Tuesday, November 14, 2017

ARE YOU SPOILING YOUR CHILD?


I’ve been told — by people I respect, people I love — that I am spoiling my child (and I’m sure plenty of others think the same thing). 

Does this happen to you? It’s infuriating! 

At the same time…I get it. 


Figure 1 - Perceptions of Spoiling

Here are some sample phrases I say to my son every day:

“You’re the greatest!”

“I am so proud of you.”

“Do you know have a heart of gold?”

I believe that my son, who is on the autism spectrum, and has ADHD and other learning, neurological, and motor differences, needs to hear someone say such things about him. 

True things!

Am I building him up too much to overcompensate for a world which often devalues those with differences? Is he spoiled if - partly because of the ways I celebrate him, and in spite of his tough times in many realms (social, academic…) - he thinks he is all that and a bag of chips

Some people think so. 

When chore time comes around, because he has significant challenges with executive function (as well as focus and fine motor stuff), his chores are more simple than those my daughter performs.

Is this fair? Is he spoiled in what I ask him to do? 

Some people think so. 

Parenting two children who possess extremely divergent strengths, I feel Fully qualified to state that as parents we know what our children can and cannot do.

But we do need to leave room for them to grow - and sometimes push them to do so. 

I want my son to feel good about himself. Apparently that (rather counterintuitively) involves sometimes letting him take chances and fail. Offering constructive criticism. I’m working on these. Trying to grow myself...Self-reflection is one of our most important -- and hardest -- practices, both as parents and as human beings! 

I desperately want my son to develop practical life skills; but he’s developing these at his own pace. Could I sometimes ask for more from him? Probably. Still, people with developmental differences…well, they develop at their own pace. Some of what people may see as spoiled might have to do with my child not “acting his age,” because, on some levels, he essentially isn't his "age." 

My parenting purposes here - helping my son feel good about himself and helping him develop life skills - actually seem to sometimes be at odds.

See, it’s such a fine line, this parenting of children with differences. I hope I’m doing it right, but at least I know I’m doing the best I can. Dear readers, I know you are too.



Figure 2 - Venn Diagram of Spoiling Factors

Are you spoiling your child? Am I? I don’t know. (Sorry if you thought I had the answer!)

I just want my children to be as healthy as possible in this zany world. 

Love,
Full Spectrum Mama



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8 comments:

  1. I can totally relate to what you're saying. I need to do a better job at teaching my son life skills but he's so resistant, yet he surprises me when he decided to do something on his own that I showed him how to do months, or even years ago. If the goal is to teach independence, then accepting that they'll learn those life skills at their own pace is part of their journey. I used to get a bit annoyed by those "Chores by Age" charts floating around on Pinterest but I came to accept that it's just a roadmap. Thanks for sharing!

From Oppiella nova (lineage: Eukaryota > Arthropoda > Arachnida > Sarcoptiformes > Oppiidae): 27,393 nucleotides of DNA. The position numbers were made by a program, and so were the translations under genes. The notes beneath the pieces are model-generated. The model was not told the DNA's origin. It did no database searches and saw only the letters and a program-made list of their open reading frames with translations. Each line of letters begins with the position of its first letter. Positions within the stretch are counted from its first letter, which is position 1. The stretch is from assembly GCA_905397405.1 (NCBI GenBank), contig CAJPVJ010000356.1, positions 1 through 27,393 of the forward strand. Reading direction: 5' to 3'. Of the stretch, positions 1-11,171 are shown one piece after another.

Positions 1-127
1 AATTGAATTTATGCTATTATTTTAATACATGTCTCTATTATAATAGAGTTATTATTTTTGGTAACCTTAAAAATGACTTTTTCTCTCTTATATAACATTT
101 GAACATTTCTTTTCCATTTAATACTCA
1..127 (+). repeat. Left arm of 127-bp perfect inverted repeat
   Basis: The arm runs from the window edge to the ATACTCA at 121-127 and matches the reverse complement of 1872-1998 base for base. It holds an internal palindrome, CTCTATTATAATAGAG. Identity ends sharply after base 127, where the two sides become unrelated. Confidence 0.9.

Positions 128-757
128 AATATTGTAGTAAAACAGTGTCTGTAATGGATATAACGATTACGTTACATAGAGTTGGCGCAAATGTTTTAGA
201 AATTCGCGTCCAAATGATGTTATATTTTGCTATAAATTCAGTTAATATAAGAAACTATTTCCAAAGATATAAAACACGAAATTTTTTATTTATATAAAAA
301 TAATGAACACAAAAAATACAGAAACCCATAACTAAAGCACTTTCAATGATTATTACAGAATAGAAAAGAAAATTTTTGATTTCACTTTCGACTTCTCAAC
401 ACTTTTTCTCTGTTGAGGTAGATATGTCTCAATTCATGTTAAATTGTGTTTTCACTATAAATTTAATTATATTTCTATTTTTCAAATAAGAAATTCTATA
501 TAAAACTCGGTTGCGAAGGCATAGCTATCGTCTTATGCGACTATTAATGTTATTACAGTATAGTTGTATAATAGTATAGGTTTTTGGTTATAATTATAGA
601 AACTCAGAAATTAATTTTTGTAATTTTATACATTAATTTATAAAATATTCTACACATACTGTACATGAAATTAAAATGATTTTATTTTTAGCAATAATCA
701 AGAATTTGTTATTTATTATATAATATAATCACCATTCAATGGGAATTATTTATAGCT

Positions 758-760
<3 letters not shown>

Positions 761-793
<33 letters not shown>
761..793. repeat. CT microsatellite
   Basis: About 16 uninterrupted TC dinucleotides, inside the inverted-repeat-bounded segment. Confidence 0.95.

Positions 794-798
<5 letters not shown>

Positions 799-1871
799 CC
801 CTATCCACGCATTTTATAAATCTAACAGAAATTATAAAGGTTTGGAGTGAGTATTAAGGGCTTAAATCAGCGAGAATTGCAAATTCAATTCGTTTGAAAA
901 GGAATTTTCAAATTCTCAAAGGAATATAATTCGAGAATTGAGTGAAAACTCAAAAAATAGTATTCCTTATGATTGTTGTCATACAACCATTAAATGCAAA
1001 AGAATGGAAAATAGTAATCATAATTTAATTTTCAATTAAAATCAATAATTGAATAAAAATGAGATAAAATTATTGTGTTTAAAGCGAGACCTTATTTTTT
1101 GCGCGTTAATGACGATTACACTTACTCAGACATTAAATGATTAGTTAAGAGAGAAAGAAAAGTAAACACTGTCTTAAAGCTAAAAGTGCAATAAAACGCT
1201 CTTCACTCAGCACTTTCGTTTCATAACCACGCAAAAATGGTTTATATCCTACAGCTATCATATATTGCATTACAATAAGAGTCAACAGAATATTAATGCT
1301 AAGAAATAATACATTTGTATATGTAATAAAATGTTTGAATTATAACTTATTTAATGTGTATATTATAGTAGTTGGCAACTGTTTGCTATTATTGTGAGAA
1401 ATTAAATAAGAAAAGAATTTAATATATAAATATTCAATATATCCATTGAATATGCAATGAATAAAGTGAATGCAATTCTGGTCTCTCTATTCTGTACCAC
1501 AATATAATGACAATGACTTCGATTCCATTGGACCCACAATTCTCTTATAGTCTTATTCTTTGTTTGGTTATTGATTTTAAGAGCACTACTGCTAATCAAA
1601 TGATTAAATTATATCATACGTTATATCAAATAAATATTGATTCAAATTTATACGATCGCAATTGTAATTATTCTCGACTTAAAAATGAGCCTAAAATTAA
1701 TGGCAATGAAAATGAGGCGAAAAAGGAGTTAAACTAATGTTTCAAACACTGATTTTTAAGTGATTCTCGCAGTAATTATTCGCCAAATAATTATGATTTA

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    1. Oh my gawsh, yes. A good friend gave me a life skills checklist awhile ago. I read a few pages (PAGES!), felt nauseous, and put it "away."

      Nice to hear that skills can sometimes emerge later. I'll keep my fingers crossed on that one.

      Thanks and love,
      Full Spectrum Mama

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  2. I love the Venn diagram!! And the insights. Thank you for the useful reframe -- it's a good reminder that it's okay for my guy to go at his own pace (which he's going to do, whether I accept it or not). I love your humor and wisdom.
    -mf

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    1. Thank you, beloved mf.

      Yes, they ARE, right?

      Thanks and love,
      FSM

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  3. I don't think there is anything wrong with positive reinforcement and encouragement. Of course, both my boys have chores and naturally, Richie (the one with autism) has an easier variation of his chores. However, this hasn't had a negative impact on either of his siblings or outside family members. Then again, I don't exactly weigh-in the thoughts of outside spectators as much as I used to. is your child making continued progress? Is your child learning new skills or expanding on existing ones? Is your child feeling loved and included in family routines? If the answer is yes, then your child is not spoiled. Your child is a product of good parenting. :)

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    1. SUCH fantastic questions, especially since they can be asked on an ongoing basis!

      Thanks so much for reading and for your wise thoughts,
      FSM

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  4. Love how you incorporated a Venn diagram into this, the teacher in me loved it! I believe in your instincts, never let anyone make you doubt yourself!

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    1. Teacher FEST! I love a good Venn diagram and am glad to hear you do, too.

      Thanks for the support - I really do think it's true. It's just never easy, eh?

      Thanks and love,
      FSM

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